37. 38. <ul><li>[Y86]: Can realize any two-party functionality for honest-but-curious parties. </li></ul><ul><li>[GMW87]: Can realize any ideal functionality </li></ul><ul><ul><li>with any number of faults (without guaranteed termination) </li></ul></ul><ul><ul><li>With up to n/2 faults (with guaranteed termination) </li></ul></ul><ul><li>[Ben-Or,Goldwasser,Wigderson88]: Assuming secure channels, can do </li></ul><ul><ul><li>Unconditional security with n/3 faults </li></ul></ul><ul><ul><li>Adaptive security </li></ul></ul><ul><li>Many improvements and extensions [RB89,CFGN95,GRR97,…] </li></ul>General feasibility results
    38. 39. <ul><li>Represent the code of the trusted party as a circuit. </li></ul><ul><li>Evaluate the circuit gate by gate in a secure way against honest-but-curious faults. </li></ul><ul><li>“ Compile” the protocol to obtain resilience to malicious faults: </li></ul><ul><ul><li>[GMW87]: Use general ZK proofs </li></ul></ul><ul><ul><li>[BGW88]: Use special-purpose algebraic proofs </li></ul></ul>The basic technique
    39. 40. <ul><li>The definition of security considers only a single protocol execution, in isolation. </li></ul><ul><li>What about security when a protocol is running in conjunction with other protocols? </li></ul><ul><ul><li>Other instances of the same protocol? </li></ul></ul><ul><ul><li>Other protocols? </li></ul></ul><ul><ul><li>Instances running sequentially? </li></ul></ul><ul><ul><li>Instances running concurrently? </li></ul></ul>Is security preserved under protocol composition?
    40. 41. <ul><li>Modular design and analysis of protocols: </li></ul><ul><ul><li>Break down a complex task into simpler sub-tasks. </li></ul></ul><ul><ul><li>Design and analyze a protocol for each of the sub-tasks (as stand-alone). </li></ul></ul><ul><ul><li>Compose the protocols to obtain a protocol for the original task. </li></ul></ul><ul><ul><li>Deduce the security of the composite protocol. </li></ul></ul><ul><li>Security in unknown environments: </li></ul><ul><ul><li>Guarantee security when the protocol is running alongside other (potentially unknown) protocols. </li></ul></ul>Two benefits of security-preserving composition of protocols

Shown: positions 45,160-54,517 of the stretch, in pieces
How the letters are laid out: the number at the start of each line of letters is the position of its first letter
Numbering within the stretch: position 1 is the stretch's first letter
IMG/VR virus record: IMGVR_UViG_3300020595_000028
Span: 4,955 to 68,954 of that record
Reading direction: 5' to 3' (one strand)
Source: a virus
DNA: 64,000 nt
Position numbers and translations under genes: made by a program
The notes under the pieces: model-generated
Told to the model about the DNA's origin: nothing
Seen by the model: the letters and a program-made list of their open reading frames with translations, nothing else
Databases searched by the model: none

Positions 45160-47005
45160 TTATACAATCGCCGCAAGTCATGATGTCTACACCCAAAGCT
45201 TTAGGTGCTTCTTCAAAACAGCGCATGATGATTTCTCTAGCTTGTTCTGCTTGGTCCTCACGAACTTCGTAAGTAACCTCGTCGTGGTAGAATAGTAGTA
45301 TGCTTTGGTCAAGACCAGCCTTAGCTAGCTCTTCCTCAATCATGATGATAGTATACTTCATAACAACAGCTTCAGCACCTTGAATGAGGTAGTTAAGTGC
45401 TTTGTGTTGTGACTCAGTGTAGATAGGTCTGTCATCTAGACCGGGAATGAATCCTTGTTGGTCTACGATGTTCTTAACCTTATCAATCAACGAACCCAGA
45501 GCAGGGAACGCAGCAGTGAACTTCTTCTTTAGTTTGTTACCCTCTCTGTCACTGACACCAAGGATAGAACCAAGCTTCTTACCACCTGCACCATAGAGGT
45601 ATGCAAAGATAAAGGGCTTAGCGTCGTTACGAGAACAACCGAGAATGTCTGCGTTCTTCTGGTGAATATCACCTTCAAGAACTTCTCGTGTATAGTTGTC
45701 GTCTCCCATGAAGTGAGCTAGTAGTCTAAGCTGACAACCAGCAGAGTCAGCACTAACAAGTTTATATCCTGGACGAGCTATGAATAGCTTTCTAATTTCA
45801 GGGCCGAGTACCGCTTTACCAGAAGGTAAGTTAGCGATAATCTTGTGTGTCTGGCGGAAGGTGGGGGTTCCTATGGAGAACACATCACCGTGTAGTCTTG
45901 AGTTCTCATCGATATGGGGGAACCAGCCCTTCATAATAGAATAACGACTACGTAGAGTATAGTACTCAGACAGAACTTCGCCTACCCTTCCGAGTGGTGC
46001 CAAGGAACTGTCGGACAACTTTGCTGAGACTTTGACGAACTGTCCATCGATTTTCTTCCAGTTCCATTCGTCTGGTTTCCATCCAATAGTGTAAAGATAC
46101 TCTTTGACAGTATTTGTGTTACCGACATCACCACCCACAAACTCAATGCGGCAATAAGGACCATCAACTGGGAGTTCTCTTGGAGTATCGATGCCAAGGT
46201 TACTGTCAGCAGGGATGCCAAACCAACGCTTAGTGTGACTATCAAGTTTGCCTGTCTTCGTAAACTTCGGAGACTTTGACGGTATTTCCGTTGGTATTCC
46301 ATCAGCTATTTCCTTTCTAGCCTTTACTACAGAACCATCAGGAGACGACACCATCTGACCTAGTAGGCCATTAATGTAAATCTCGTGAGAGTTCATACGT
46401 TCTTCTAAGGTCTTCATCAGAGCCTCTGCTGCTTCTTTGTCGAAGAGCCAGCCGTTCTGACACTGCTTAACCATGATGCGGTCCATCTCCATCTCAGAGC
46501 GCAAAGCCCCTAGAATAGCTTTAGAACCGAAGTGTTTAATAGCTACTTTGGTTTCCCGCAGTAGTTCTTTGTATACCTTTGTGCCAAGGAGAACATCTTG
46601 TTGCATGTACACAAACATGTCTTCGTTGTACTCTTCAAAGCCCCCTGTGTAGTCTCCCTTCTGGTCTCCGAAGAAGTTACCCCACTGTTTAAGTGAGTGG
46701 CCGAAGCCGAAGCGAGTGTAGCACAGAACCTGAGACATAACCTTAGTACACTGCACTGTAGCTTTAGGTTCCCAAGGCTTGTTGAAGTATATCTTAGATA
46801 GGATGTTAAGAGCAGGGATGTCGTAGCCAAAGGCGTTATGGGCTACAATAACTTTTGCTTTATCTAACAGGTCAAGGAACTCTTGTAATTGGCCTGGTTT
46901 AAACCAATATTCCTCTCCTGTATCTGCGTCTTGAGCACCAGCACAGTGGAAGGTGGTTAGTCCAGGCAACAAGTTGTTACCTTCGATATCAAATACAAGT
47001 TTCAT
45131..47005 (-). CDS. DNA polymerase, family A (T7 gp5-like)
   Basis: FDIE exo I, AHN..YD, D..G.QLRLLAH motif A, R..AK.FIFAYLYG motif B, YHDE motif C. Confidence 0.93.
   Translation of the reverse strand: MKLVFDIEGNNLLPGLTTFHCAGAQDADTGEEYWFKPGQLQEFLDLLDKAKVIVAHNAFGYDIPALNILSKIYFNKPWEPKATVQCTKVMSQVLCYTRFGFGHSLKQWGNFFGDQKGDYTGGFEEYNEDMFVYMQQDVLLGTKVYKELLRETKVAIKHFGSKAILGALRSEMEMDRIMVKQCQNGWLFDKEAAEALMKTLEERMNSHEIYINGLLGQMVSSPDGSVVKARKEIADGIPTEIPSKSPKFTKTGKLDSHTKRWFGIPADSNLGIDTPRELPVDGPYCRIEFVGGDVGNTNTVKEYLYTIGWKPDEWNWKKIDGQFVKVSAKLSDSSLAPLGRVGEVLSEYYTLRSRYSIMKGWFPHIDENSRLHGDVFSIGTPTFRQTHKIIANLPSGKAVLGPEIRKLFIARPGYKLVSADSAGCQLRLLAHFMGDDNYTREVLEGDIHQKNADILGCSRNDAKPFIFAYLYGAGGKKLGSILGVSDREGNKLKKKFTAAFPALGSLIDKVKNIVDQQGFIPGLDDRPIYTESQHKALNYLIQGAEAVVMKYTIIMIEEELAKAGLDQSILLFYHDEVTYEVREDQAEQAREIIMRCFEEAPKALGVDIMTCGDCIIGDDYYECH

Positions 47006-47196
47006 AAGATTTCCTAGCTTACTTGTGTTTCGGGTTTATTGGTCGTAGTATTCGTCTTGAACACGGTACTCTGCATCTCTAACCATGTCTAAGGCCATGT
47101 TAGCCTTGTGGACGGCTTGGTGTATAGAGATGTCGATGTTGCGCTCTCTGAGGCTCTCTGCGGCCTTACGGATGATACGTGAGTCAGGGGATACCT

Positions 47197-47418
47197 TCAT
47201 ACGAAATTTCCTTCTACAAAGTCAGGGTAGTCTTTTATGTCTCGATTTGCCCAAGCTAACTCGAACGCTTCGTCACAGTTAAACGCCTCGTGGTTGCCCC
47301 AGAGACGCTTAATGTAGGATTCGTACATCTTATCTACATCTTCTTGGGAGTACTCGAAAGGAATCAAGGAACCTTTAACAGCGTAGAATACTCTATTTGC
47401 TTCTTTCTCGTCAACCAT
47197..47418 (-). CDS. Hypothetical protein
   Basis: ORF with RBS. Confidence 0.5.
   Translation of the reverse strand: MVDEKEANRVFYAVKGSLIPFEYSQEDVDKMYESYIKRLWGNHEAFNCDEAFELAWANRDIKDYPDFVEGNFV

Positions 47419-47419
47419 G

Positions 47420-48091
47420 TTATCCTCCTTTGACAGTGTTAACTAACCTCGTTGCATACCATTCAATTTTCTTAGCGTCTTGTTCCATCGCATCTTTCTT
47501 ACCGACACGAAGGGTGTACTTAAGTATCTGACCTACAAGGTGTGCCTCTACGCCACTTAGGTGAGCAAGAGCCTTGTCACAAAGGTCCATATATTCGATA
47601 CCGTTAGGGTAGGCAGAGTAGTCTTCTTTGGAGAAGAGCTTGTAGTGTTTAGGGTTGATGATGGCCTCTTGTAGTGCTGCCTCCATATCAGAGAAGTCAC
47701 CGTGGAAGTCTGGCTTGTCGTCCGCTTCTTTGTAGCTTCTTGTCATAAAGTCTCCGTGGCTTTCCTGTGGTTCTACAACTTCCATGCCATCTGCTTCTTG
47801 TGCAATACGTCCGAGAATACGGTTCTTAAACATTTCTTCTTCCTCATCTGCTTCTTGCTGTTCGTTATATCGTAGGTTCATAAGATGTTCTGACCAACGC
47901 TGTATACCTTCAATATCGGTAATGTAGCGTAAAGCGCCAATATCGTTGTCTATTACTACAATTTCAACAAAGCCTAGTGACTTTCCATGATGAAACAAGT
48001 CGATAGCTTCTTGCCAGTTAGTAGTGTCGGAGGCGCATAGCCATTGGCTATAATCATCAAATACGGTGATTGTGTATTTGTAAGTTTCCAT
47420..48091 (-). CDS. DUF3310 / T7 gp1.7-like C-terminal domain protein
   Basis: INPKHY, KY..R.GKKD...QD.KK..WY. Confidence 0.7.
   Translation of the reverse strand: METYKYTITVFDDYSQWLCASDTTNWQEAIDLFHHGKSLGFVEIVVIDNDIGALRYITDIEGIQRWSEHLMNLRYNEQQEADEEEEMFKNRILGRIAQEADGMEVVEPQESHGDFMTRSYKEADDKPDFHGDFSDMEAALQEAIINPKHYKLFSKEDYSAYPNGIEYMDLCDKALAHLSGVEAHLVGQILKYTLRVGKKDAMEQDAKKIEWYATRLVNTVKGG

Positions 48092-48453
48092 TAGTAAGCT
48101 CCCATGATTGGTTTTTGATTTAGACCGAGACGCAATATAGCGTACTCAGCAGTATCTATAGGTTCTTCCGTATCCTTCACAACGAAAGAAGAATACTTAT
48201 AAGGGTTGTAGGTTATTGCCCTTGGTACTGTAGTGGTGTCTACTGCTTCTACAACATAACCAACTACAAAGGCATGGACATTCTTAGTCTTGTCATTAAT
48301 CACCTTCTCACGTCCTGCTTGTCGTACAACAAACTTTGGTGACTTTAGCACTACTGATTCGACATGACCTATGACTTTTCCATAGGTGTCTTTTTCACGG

41. 42. Non-concurrent modular composition (Originates with [Micali-Rogaway91] ) <ul><li>Start with: </li></ul><ul><li>Protocol F that uses ideal calls to F </li></ul><ul><li>Protocol that securely realizes F </li></ul><ul><li>Construct the composed protocol : </li></ul><ul><li>Each call to F is replaced with an invocation of . </li></ul><ul><li>Each value returned from is treated as coming from F. </li></ul>
    42. 43. The composition operation (single call to F) F 
    43. 44. The composition operation (single call to F)  F
    44. 45. The non-concurrent composition theorem: [C. 00] <ul><li>If in no two protocol copies are running concurrently, then Protocol “emulates” protocol F . </li></ul><ul><li>(That is, for any adversary A there exists an adversary A` such that no Z can tell whether it is interacting with ( , A) or with ( F ,A`).) </li></ul><ul><li>Corollary: If F securely realizes functionality G then so does . </li></ul>(A similar composition theorem was proven in [Micali-Rogaway91] With respect to their notion.)